There is an array of educational ASL videos to enhance Deaf students’ language learning. It includes ASL storytelling, ASL grammatical units, ASL poetry, and many more. This is a property of Rocky Mountain Deaf School, a bilingual charter school located in Denver, Colorado.
Dr. Reijntjes School For The Deaf was established more than three decades ago, in an effort to provide an education to Sri Lanka’s Deaf children, and give them a chance to become productive citizens of the country. We visited the school to get a glimpse into their hopes, fears and ambitions.
Through collaborative efforts of VL2 Lab, California State University at Northridge and the California Department of Education in the dissemination of their video on the benefits of early exposure to a visual language and a bilingual ASL-English Education. A Spanish language version of this video is also available at the same link.
This movie, “Through Your Child’s Eyes,” was created from the vision of the California Department of Education and California State University, Northridge. Funding provided by the Annenberg Foundation.
This video reviews what we know about ASL and bilingualism (research that VL2’s work also corroborates).
All babies benefit from sign language. Thousands of hearing babies learn to sign before they talk. ASL is a language for the whole family and community. Vision is the natural pathway for brain cognition, connections and language acquisition for deaf and hard of hearing children. It taps into the child’s strengths. ASL supports the development of written and spoken English and other languages. Children can easily acquire and use more than one language at the same time. ASL is one of the most widely used languages in the United States. Time is of the essence. Infancy is a critical period for language access and language acquisition. But it’s never too late – hearing people of all ages can learn ASL.
About This Project
Researched and produced by Andrew Bottoms
Special thanks to Dr. Deborah Chen Pichler for making this possible.
Bottoms, A. (2011). Understanding Proximalization and Nonmanuals in M2L2 Sign. Journal of American Sign Languages and Literatures.
A premier Quality Assurance Resource Center established in 2016, Signwise for Kids™ is dedicated to promoting the use and development of accurate, high quality American Sign Language and Deaf-related products for young children from infant to elementary school age and their families.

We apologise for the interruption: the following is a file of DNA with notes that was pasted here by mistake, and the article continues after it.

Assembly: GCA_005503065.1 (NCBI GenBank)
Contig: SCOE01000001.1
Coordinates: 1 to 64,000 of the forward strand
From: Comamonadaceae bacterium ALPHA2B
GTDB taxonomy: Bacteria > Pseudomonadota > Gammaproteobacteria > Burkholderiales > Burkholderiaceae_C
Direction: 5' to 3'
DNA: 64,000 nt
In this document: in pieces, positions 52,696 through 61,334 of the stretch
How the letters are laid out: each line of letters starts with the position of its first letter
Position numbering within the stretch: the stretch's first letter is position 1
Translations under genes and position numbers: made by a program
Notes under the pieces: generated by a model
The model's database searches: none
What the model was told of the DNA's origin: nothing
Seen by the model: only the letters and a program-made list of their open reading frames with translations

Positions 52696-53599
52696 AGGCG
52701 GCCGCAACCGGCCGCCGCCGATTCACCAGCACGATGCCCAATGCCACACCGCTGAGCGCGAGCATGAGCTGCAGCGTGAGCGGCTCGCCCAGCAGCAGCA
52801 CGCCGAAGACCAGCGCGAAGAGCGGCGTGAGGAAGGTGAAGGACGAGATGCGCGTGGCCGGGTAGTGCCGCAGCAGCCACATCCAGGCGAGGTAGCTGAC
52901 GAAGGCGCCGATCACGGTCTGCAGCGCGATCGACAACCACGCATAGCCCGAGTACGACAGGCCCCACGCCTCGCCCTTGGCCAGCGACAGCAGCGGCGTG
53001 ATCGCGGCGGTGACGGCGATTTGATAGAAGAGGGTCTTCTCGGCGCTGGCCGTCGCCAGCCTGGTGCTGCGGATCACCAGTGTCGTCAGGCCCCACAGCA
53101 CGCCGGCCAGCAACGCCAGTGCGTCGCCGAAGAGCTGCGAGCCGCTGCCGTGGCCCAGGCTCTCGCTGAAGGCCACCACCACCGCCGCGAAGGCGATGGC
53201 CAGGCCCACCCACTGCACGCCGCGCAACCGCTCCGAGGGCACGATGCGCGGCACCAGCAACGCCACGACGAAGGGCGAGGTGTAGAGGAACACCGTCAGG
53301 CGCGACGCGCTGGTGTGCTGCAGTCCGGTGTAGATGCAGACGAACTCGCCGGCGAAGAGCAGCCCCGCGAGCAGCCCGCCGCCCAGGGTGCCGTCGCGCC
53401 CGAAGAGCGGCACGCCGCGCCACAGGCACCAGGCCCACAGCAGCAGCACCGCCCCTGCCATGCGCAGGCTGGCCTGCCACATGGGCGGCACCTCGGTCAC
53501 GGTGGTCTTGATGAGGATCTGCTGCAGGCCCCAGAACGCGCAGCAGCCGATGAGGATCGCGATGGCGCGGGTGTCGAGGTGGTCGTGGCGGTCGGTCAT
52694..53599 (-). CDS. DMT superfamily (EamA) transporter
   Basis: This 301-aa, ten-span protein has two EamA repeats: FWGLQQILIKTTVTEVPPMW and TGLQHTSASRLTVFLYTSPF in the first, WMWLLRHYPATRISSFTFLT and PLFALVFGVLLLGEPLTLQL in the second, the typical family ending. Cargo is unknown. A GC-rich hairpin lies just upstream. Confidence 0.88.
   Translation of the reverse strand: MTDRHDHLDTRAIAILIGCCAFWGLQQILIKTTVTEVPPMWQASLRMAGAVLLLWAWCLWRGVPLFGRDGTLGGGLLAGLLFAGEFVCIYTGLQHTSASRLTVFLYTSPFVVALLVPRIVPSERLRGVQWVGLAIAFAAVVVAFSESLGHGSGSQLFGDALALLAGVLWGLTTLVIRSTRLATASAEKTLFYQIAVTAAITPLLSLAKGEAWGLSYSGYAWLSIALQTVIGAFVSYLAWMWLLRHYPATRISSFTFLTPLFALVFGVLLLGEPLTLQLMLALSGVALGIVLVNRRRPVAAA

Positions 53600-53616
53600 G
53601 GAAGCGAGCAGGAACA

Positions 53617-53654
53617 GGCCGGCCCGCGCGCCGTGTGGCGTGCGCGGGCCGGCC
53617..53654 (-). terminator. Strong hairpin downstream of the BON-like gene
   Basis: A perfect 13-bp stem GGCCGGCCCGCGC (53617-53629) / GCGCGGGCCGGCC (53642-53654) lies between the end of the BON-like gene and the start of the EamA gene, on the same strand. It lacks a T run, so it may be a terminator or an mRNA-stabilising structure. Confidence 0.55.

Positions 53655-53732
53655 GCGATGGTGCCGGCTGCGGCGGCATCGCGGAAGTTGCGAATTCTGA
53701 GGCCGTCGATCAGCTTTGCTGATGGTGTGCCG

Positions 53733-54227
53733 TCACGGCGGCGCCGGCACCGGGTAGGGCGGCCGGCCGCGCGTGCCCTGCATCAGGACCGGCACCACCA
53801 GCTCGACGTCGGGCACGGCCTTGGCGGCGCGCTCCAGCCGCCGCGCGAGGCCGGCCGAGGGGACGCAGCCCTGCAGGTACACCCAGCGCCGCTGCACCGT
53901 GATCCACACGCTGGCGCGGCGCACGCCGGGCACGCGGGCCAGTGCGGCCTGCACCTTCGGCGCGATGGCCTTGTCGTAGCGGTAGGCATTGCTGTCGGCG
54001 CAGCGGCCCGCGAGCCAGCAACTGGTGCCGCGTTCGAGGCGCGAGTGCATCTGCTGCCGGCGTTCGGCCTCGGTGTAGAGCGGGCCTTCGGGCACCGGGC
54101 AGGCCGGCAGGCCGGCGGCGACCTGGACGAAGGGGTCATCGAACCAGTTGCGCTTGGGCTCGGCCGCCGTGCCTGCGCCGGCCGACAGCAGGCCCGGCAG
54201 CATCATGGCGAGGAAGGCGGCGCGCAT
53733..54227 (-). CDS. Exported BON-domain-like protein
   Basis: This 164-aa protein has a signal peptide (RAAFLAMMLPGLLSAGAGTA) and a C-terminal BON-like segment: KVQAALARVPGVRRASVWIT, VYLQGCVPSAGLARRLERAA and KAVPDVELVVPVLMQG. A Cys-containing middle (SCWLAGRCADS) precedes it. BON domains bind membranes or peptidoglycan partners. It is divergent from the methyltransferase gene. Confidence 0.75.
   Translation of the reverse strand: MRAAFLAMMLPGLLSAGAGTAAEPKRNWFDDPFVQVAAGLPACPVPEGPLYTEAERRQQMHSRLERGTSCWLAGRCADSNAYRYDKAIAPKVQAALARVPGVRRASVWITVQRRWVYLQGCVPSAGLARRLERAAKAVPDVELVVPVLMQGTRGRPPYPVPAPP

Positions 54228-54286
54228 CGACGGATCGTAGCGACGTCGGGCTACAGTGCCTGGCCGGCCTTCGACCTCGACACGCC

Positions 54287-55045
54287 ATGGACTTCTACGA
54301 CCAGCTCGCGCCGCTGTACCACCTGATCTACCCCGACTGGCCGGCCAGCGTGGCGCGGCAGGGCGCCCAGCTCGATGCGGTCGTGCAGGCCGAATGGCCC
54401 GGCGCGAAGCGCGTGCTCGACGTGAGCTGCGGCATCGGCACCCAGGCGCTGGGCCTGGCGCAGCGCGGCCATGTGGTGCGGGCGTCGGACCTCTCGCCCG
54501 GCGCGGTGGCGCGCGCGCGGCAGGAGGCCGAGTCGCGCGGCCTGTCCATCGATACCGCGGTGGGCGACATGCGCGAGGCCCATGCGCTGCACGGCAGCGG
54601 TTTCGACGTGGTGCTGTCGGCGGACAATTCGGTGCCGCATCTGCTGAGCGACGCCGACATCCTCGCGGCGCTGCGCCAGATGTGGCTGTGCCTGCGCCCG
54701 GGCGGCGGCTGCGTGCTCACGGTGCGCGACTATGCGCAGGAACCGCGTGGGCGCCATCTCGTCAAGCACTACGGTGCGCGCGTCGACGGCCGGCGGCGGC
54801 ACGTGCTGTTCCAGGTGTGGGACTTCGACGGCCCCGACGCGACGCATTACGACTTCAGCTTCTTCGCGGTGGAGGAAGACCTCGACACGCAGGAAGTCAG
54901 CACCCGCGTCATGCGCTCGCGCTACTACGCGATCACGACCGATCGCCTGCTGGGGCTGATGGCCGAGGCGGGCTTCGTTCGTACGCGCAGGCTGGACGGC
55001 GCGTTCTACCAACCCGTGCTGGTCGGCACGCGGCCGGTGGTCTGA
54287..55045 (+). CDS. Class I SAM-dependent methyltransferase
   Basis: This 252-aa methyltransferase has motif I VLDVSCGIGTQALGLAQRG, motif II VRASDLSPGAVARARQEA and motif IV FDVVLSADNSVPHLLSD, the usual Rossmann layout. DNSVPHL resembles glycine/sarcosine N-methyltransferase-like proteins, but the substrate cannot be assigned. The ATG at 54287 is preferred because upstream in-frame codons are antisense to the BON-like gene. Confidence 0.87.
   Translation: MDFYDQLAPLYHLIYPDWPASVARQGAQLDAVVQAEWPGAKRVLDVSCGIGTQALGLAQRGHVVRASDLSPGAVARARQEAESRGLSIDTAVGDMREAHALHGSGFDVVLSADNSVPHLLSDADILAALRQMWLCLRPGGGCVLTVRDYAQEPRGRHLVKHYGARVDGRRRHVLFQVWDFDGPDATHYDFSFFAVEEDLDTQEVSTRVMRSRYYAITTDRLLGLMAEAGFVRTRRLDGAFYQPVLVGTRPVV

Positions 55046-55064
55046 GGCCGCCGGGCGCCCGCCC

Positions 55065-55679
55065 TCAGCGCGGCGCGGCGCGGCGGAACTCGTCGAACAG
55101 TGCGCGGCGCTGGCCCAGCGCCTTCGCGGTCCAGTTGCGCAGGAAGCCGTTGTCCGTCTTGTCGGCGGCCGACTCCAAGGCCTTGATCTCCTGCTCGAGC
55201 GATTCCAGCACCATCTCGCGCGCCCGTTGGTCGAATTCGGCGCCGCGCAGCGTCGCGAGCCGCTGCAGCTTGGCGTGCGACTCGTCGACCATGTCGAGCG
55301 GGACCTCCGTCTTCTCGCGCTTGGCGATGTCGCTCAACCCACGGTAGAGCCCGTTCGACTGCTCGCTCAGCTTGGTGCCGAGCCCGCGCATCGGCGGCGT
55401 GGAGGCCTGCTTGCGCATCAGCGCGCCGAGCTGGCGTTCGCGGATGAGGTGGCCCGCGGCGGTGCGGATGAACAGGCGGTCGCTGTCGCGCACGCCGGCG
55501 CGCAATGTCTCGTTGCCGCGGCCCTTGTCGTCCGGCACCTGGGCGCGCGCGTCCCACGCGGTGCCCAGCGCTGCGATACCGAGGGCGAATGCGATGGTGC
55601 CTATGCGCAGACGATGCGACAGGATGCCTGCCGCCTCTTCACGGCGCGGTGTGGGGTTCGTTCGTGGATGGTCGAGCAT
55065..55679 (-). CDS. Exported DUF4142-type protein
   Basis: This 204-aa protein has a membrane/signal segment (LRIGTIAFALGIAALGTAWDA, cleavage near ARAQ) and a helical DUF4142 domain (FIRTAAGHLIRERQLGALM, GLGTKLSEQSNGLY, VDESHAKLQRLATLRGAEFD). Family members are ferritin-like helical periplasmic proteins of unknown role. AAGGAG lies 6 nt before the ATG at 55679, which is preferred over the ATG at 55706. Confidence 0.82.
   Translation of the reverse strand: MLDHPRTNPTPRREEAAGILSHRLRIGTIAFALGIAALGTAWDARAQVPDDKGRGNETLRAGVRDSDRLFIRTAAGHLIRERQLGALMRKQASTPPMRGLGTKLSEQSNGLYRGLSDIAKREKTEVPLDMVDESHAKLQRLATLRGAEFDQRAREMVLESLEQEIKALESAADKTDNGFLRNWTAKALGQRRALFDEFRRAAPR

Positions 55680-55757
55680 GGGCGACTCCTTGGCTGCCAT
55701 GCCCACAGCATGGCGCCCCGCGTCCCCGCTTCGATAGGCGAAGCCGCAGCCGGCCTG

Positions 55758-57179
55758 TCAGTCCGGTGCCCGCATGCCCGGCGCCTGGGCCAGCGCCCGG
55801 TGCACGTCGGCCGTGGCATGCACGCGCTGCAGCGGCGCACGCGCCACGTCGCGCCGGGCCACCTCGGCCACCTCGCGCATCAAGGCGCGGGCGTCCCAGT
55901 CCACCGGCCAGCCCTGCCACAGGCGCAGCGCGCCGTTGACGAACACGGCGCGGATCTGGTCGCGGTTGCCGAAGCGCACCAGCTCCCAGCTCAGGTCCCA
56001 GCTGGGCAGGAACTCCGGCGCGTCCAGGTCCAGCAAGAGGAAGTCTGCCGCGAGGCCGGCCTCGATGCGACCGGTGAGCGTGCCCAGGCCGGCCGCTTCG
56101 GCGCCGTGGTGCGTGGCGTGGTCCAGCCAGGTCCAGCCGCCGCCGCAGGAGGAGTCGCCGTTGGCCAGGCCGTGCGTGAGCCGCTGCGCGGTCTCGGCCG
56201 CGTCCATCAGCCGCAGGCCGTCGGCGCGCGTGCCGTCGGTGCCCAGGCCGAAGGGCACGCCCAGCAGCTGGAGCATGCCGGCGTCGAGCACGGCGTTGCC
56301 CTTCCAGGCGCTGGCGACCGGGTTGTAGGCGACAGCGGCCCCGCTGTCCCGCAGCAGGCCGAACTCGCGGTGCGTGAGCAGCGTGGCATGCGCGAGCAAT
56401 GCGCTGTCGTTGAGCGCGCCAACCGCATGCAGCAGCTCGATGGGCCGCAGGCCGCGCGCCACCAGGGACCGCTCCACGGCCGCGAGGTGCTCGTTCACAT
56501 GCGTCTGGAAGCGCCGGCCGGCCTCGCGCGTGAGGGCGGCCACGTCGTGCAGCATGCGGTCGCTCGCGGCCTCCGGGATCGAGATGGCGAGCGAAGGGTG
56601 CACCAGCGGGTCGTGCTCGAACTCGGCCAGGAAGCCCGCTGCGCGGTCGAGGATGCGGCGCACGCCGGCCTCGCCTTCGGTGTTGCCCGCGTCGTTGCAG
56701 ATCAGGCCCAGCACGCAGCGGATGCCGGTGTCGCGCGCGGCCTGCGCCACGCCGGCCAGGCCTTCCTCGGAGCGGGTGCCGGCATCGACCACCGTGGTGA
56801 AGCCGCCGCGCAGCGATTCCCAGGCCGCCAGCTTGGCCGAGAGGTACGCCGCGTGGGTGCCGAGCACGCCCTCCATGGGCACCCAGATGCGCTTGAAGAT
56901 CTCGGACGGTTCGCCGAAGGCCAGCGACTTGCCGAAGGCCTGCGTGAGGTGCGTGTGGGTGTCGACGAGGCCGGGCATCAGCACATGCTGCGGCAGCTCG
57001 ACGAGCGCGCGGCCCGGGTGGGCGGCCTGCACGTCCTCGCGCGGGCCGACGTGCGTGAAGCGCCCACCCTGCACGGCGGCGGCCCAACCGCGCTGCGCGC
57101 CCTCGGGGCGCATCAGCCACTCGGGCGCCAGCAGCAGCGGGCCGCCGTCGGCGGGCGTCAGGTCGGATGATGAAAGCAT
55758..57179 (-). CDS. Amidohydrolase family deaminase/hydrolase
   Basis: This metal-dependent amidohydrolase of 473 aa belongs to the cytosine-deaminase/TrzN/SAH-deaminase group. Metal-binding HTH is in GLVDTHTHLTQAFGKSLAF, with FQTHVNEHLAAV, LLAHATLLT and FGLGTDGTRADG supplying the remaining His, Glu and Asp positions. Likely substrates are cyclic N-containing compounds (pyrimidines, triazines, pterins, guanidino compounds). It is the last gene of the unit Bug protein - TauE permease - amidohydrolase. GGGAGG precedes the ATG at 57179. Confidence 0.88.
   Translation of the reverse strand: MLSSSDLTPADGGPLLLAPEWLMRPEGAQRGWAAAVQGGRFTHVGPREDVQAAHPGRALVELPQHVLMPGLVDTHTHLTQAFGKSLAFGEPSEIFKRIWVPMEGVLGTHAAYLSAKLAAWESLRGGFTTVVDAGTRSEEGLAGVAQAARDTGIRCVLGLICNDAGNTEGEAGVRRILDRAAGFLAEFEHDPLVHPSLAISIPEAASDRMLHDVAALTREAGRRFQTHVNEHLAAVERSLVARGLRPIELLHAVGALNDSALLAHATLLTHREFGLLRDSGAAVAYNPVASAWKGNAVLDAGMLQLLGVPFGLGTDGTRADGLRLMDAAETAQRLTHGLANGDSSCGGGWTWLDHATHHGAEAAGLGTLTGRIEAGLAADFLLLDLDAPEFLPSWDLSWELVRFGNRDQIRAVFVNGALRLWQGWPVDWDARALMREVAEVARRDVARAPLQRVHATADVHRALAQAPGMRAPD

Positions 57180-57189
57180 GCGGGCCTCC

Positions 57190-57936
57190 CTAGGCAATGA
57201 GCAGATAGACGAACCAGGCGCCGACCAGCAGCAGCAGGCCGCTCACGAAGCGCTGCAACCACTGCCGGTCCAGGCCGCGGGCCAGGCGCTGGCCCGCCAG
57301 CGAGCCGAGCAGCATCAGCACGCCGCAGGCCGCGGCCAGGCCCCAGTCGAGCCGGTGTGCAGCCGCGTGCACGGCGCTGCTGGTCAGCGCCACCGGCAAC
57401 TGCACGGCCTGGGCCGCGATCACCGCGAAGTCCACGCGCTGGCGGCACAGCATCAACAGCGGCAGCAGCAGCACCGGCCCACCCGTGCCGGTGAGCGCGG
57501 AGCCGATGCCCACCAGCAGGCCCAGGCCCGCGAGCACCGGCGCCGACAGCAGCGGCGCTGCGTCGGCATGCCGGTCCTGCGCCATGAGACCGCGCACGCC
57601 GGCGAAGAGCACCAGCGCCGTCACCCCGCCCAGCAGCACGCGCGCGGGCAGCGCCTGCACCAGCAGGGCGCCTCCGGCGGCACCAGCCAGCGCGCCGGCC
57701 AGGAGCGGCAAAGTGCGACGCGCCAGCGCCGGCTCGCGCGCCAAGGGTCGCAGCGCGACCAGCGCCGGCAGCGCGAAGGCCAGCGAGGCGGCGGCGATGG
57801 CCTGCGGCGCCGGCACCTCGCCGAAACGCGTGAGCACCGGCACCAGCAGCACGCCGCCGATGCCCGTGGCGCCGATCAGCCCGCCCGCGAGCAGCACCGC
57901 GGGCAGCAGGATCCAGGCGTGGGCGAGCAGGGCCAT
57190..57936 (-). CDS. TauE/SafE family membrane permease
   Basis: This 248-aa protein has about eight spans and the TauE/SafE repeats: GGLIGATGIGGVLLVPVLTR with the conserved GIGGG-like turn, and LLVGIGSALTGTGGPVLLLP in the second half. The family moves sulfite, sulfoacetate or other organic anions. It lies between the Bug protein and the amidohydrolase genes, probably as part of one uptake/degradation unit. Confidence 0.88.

They remove the guesswork for parents and professionals who wonder if a product is appropriate for your child. You want to know about the company that created the products and their experiences with sign language and the deaf community. You may question whether the portrayal of a deaf/hard of hearing child appropriate. And many other questions.
They are a trusted resource for families and offer detailed product reviews, which include specific features and detailed reporting on the accuracy and quality of each product. This allows you to make an informed decision about the best product for your deaf or hard of hearing child.
These resources offer a guide to create a Deaf-friendly child care centre. They include tips to ensure a centre is ASL-friendly as well as how to improve overall Deaf accessibility.
Deaf Friendly Childcare Centre Guide
Tips to Ensure A Childcare Centre is ASL Friendly
This study investigated 17 Deaf families in North America with cochlear-implanted children about their attitudes, beliefs, and practices on bimodal bilingualism (defined as using both a visual/manual language and an aural/oral language) in American Sign Language (ASL) and English. A survey and follow-up interviews with 8 families were conducted. The majority of the Deaf families exhibited positive beliefs toward bimodal bilingualism, where they set high expectations for their children to become equally fluent in both languages. However, their perspectives about the purpose for each language differed; they viewed English as a “survival language” and ASL as a “cultural language” but yet supported the use of both languages at home as part of their children’s lives.
There is this common misconception that bilingual children and those who speak multiple languages are disadvantaged, and lag behind their monolingual peers at school. But research over the years suggests otherwise.